There’s an old saying, “Always code as if the guy who ends up maintaining your code will be a violent psychopath who knows where you live.” Fixing and improving code written months ago is difficult, especially if someone else needs to do it. Here are a few C# tips that will make your code more elegant and readable.

Tip 1. Conditional operator ?:

The Conditional operator provides a fast and simple way of writing if-else statements:

condition ? first_expression : second_expression;

This means: If the condition is true, return the first expression, and if the condition is false, return the second expression.

In the following example, we have an if else statement that verifies if the variable number is greater than 5 and depending on the result, displays a certain message.

int number = 6;
string message = string.Empty;

if (number > 5)
     message = $"{number} is greater then 5!";
     message = $"{number} is even or less then 5!";

This code is pretty simple, but it can be written in even fewer lines and be equally understandable:

int number = 6;
string message = string.Empty;

message = number > 5 ? $"{number} is greater then 5!" : $"{number} is even or less then 5!";

Tip 2. Null coalescing operator ??

The null coalescing operator returns left-hand operand if the operand is not null, and if it is, the right-hand operand is returned. Using this operator, we can avoid Null Reference Exception, which is thrown when we try to use something that is null. Here’s an example:

string variable = string.Empty;
string message = string.Empty;
variable = "Not null";
message = variable ?? "Default message if variable is null"; 

variable = null;
message = variable ?? "Default message if variable is null";

Null Coalescing Operator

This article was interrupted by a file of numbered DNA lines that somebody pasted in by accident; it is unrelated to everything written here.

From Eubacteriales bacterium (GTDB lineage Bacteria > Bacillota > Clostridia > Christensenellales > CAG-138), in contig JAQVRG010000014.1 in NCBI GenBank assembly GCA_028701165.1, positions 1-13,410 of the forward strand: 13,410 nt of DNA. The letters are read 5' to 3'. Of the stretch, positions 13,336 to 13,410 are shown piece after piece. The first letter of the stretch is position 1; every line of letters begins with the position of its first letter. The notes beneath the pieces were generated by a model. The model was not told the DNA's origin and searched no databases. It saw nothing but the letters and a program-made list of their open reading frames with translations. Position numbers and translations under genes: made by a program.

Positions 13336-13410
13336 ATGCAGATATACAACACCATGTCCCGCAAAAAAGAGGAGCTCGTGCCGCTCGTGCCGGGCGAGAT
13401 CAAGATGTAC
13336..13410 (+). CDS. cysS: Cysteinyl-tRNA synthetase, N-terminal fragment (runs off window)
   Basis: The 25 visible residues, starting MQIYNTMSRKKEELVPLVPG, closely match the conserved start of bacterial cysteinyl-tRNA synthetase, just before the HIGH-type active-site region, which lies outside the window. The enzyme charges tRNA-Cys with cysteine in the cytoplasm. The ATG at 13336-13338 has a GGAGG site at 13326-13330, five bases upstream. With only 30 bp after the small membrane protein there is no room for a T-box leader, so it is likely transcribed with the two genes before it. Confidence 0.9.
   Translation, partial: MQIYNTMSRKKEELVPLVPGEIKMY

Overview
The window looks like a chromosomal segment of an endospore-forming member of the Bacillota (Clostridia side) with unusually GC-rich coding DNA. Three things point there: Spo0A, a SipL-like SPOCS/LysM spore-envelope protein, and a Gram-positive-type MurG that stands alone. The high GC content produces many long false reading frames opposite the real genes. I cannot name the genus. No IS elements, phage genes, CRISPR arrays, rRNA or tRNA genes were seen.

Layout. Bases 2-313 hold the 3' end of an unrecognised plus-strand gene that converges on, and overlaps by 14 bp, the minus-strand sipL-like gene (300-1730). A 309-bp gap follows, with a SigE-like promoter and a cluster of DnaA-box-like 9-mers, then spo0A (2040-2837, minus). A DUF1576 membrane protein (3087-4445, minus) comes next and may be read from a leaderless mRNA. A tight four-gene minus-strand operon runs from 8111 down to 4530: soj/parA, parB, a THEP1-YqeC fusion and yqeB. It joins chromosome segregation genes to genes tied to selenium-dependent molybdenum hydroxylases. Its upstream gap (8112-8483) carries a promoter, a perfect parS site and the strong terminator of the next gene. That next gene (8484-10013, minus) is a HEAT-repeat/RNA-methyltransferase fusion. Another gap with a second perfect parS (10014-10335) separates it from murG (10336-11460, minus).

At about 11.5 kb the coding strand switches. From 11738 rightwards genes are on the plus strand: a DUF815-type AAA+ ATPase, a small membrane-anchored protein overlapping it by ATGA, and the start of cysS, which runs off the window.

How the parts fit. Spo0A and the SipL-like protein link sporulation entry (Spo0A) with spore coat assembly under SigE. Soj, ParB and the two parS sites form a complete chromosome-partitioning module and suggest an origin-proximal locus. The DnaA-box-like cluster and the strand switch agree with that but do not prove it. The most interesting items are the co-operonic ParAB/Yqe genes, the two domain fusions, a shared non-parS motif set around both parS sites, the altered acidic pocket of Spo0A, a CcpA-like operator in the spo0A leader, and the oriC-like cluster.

Tip 3. Null conditional operator ?.

The null conditional is a form of a member access operator. With a null conditional operator, the expression A?.B evaluates to B if the left operand (A) is non-null; otherwise, it evaluates to null.

Person person = new Person
    Name = "Joe",
    Shoes = null

int? numberOfShoes = person.Shoes?.Count;

This example shows how to check if person has shoes by using a null conditional operator, so we don’t need to check for nullability of this property.

Using tip no. 2, we can write:

int numberOfShoes = person.Shoes?.Count ?? 0;

If the person doesn’t have shoes, the numberOfShoes will equals 0.

Tip 4. Casting

If we try to cast two objects that cannot be cast, we will get System.InvalidCastException, and the program will crash, as in the example shown below:

object number = 6;
string text = (string)number;

However, if we try to do cast with as operator instead of the exception, we will get null:

object number = 6;
string text = number as a string;

Moreover, using a simple check if the variable text is null, we can save time for writing try-catch block and handling exception.

Tip 5. StringBuilder for large amounts of text

If you have a situation where you need to append many strings - especially if they are large - use StringBuilder instead of String. String is an immutable type which means each time you change its value, you create a new String object. Because of that, your application can become very slow when you need to perform this operation many times.

Stopwatch stopwatch = new Stopwatch();
int loopNumber = 10000;
string text = "text";

string stringText = string.Empty;

for (int i = 0; i < loopNumber; i++)
    stringText += text;
Console.WriteLine($"String took {stopwatch.ElapsedMilliseconds} miliseconds.");

StringBuilder stringBuilder = new StringBuilder();
for (int i = 0; i < loopNumber; i++)
Console.WriteLine($"String Builder took {stopwatch.ElapsedMilliseconds} miliseconds.");

StringBuilder vs String

Those are 5 simple tips which can make coding faster and more understandable. Read more on this topic in the official Microsoft documentation.

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